Days 6 & 7

Objective:   To provide activities to introduce the simple machines:  lever and inclined plane.

Materials: large board, brick, pencils, ruler, dictionary, variety of objects to push or pull down an inclined plane, hand trucks and a variety of levers, chart paper, pulleys

Large group science activity:

• Provide a large board and a brick.
• Ask students to come up in small groups to predict and experiment ways to lift the teacher.
• Discuss this process as using a lever.
• Write the terms on the board and discuss meanings.
Center activities:
Explain and demonstrate each center activity and allow students to explore each center.
• Center 1: Getting a Little Leverage.  Provide three rulers made into a triangle.  Ask students to predict best way to lift a large dictionary with the connected rulers.  Show how to move fulcrum to change ease of operation.

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• Center 2:- Keep on Truckin'.  Use hand trucks and different items to move up an inclined plane such as a wheel chair ramp.  Ask students to explain how this simple machine makes work easier (because the load is moved over a greater distance, less force is needed).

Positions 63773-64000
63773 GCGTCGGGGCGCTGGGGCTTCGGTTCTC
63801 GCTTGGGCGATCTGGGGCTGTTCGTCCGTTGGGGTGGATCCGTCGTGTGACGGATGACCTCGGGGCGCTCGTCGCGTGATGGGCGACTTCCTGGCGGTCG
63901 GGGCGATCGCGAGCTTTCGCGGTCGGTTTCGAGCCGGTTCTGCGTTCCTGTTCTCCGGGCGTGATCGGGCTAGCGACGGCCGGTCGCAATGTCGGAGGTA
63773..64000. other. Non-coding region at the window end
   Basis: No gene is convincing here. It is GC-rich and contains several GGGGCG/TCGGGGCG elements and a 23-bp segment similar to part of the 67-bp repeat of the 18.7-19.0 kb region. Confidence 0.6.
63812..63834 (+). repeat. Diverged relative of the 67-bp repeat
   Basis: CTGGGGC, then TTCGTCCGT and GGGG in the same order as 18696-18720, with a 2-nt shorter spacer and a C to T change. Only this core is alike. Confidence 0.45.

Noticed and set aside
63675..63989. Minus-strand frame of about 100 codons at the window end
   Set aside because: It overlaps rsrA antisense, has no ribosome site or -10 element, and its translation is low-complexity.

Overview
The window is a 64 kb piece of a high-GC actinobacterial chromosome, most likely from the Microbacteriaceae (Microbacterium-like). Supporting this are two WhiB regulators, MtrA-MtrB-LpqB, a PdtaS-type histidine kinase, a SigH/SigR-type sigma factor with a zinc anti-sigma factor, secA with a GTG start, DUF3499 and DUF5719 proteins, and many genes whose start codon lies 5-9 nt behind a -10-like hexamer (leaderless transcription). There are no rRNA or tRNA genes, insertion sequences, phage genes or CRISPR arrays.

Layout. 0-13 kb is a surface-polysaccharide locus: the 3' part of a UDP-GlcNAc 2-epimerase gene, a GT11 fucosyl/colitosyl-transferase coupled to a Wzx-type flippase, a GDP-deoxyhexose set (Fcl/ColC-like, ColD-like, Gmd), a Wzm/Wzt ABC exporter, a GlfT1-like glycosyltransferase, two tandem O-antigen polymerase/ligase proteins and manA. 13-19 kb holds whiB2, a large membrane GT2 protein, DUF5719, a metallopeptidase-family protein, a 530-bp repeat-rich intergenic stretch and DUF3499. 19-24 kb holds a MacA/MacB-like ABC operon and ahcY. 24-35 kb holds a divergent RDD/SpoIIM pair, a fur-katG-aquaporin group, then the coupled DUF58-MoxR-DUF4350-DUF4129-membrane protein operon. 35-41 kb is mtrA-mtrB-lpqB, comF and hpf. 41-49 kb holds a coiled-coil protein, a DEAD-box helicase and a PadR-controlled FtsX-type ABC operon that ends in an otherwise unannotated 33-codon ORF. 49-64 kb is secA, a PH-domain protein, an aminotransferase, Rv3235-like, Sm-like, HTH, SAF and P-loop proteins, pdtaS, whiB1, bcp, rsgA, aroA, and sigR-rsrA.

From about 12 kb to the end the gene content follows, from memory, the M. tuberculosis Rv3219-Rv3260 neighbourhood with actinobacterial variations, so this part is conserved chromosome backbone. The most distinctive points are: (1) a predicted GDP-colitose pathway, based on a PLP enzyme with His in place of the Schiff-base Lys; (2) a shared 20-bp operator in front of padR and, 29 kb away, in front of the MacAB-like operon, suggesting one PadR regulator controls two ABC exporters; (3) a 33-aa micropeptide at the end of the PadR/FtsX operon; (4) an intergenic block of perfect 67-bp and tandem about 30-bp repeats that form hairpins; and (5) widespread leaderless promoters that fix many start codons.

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• Center 3: Roll With It.   Use a variety of objects to push or roll down an inclined plane. Use different fulcrums to note difference.

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• Center 4: Moving to New Heights.  Move the inclined plane to different heights to note ease of operation. Have students predict and then check to see what type of inclined planes are the easiest and most difficult to move up.  Ask students to use what they learned to make generalizations about ramps for wheel chairs.

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• Center 5:  Our Levers Have Class. Provide different kinds of levers for students to discuss uses: teeter totter, nutcracker, broom, and shovel.  Ask students to discuss and write uses of the lever.

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• Center 6: Build a Lever.  Provide materials for students to create levers and inclined planes.  Ask students to describe uses of their simple machines.
Language arts connection:
Social studies connection:
• Present the use of the inclined plane by ancient Egyptians in building the pyramids.
• Briefly discuss the civilization and locate it on the map or globe.
Math and science connections:
• Have students work in small groups to construct a playground for the Littles.
• Review how gravity, force, and friction all play a role in making these items work.
Language arts activity:
• Read and discuss chapter five and six of the novel.  Point out that the bicycle uses a wheel and axle.
• Ask students to use their "junk items" to create a trash city.
Fine arts connection:
• Explain why people use simple machines (to make work easier).
• Tell students that long ago when people had to work together to complete a task such as rowing or laying a railroad they would often sing to help everyone to move together rhythmically.  Some rowing teams still chant as they row.